Katie Mital, a certified personal trainer, spends Wednesday nights helping people fight cancer.
The classes aren’t the typical high-intensity workouts with music blaring, people grunting and sweat pouring. Instead, the classes have an emphasis on movement—sometimes even just walking. “People are really hard on themselves,” said Mital, 45. “It can be so discouraging to be able to do all this before and suddenly now, you walk on the treadmill for five minutes and feel totally winded. I’m concerned with what today looks like.”
Her path to personal training started with an interest in solving problems. She graduated from the University of Dayton in Ohio with a degree in computer science. After several years working at software startups in Silicon Valley, she was done. Mital went back to school and studied kinesiology and then began training people. In 2008, she received her masters in human movement.
When she was 30, she fell head-first off a horse and damaged her neck. “The injury made me much more empathetic toward those who are recovering from an injury or experiencing chronic pain,” Mital said.
Since then she’s specialized in injury prone clients, but the cancer patients and survivors have sparked an even deeper interest in what the body can handle after trauma. “Each type of cancer has a different treatment, protocols and surgeries,” she said. “Breast cancer patients and survivors can have limited range of motion in their upper extremities due to scar tissue from mastectomy and reconstruction.”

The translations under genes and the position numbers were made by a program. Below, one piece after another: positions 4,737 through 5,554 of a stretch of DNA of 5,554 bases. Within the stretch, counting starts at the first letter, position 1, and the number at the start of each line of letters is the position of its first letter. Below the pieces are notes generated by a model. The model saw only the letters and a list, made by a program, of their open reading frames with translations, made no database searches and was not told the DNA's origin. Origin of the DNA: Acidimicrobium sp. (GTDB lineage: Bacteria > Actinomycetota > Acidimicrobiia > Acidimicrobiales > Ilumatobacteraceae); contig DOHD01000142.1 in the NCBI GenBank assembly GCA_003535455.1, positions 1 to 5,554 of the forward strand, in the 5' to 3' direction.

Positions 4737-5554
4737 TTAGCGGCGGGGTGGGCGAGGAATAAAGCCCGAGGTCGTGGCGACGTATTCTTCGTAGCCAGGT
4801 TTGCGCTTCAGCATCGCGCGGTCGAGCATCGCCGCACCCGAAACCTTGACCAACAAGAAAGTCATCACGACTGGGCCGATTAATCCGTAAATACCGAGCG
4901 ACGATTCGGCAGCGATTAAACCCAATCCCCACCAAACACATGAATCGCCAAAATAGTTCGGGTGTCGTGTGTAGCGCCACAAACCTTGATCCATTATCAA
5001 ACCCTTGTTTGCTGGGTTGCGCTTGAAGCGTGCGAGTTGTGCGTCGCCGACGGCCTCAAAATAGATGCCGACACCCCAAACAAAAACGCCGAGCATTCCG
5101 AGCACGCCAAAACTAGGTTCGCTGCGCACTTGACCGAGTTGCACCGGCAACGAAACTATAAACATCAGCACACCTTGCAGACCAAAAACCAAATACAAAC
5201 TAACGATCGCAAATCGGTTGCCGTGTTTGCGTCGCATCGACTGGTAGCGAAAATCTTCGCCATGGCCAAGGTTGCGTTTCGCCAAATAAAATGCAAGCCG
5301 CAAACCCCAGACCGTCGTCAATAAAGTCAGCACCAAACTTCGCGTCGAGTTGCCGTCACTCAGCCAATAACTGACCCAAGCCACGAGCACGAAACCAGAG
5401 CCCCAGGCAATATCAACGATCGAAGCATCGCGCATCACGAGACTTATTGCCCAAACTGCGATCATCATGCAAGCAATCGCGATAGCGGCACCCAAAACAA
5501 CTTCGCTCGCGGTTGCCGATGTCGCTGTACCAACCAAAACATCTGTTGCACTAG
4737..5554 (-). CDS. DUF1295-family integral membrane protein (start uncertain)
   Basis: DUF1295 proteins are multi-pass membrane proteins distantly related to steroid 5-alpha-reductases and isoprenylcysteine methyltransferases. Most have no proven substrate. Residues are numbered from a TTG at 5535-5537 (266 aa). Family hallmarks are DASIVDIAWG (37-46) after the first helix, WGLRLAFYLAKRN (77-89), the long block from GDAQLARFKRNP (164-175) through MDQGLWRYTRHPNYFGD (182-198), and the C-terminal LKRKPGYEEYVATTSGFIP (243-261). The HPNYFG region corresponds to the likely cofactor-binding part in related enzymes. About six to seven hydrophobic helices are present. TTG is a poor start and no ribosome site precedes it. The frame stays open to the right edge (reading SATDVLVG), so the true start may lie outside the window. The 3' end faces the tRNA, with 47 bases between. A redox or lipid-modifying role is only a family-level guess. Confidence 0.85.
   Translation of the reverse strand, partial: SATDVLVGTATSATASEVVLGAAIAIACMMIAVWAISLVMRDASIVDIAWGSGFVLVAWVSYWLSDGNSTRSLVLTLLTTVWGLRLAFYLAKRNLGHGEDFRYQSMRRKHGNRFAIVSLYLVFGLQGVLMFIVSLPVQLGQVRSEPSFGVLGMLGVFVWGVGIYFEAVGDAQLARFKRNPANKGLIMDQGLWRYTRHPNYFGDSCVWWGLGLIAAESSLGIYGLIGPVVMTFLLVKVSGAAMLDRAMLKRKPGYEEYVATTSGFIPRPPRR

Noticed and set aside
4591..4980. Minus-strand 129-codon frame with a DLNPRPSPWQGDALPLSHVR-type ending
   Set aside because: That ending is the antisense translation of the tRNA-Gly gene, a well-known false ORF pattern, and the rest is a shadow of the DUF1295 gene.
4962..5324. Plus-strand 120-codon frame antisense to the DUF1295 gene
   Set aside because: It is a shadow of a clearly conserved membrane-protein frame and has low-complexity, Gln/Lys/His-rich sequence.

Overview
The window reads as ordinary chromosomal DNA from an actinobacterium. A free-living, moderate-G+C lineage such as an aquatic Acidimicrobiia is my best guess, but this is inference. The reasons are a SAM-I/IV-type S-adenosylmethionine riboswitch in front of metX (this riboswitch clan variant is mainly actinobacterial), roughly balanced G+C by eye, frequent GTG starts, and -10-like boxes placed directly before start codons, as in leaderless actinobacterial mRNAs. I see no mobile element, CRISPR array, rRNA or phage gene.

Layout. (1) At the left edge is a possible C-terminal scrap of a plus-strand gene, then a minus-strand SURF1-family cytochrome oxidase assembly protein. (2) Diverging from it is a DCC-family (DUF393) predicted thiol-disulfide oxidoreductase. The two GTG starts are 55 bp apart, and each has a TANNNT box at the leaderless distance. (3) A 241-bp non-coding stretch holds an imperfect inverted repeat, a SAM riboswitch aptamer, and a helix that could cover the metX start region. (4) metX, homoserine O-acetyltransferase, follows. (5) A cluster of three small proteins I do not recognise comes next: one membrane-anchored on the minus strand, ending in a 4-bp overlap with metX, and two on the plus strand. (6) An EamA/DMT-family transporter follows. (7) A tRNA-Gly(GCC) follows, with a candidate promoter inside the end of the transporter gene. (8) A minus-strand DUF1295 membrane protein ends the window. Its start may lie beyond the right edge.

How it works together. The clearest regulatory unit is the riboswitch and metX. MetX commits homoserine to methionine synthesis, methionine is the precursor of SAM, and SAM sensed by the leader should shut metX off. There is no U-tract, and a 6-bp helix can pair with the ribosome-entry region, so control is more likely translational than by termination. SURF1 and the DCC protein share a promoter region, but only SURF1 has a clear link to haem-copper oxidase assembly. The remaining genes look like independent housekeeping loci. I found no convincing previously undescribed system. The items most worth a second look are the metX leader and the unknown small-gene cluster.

Yet the physical challenges aren’t the only hurdle that patients face. Mounting medical bills and the inability to generate income during cancer treatment can throw them into a downward financial spiral. One hour of personal training with Mital typically runs $65 to $75. For these workouts, sponsored by Bend Memorial Clinic and held at Recharge Sport on the edge of the Old Mill District, Mital donates her time. She said she’ll keep doing them as long as people continue to show up. “I’ve met some of the strongest, kindest people while doing these classes,” she said. “I leave every class with a big smile on my face.”
For Mital, this pursuit is personal. She took it up after her aunt, Debbie Schlessinger, died in 2002 from breast cancer at age 50. During her aunt’s six year battle, Mital’s mother, Myra Miller, asked doctors what types of activities or exercises her sister could do. Her doctor admitted that there weren’t exercise classes available for cancer patients.
More than a decade later, Mital said the medical community isn’t just flirting with the idea of exercise as a form of medicine today—they are prescribing it. “I wish there had been something like that for my aunt,” Mital said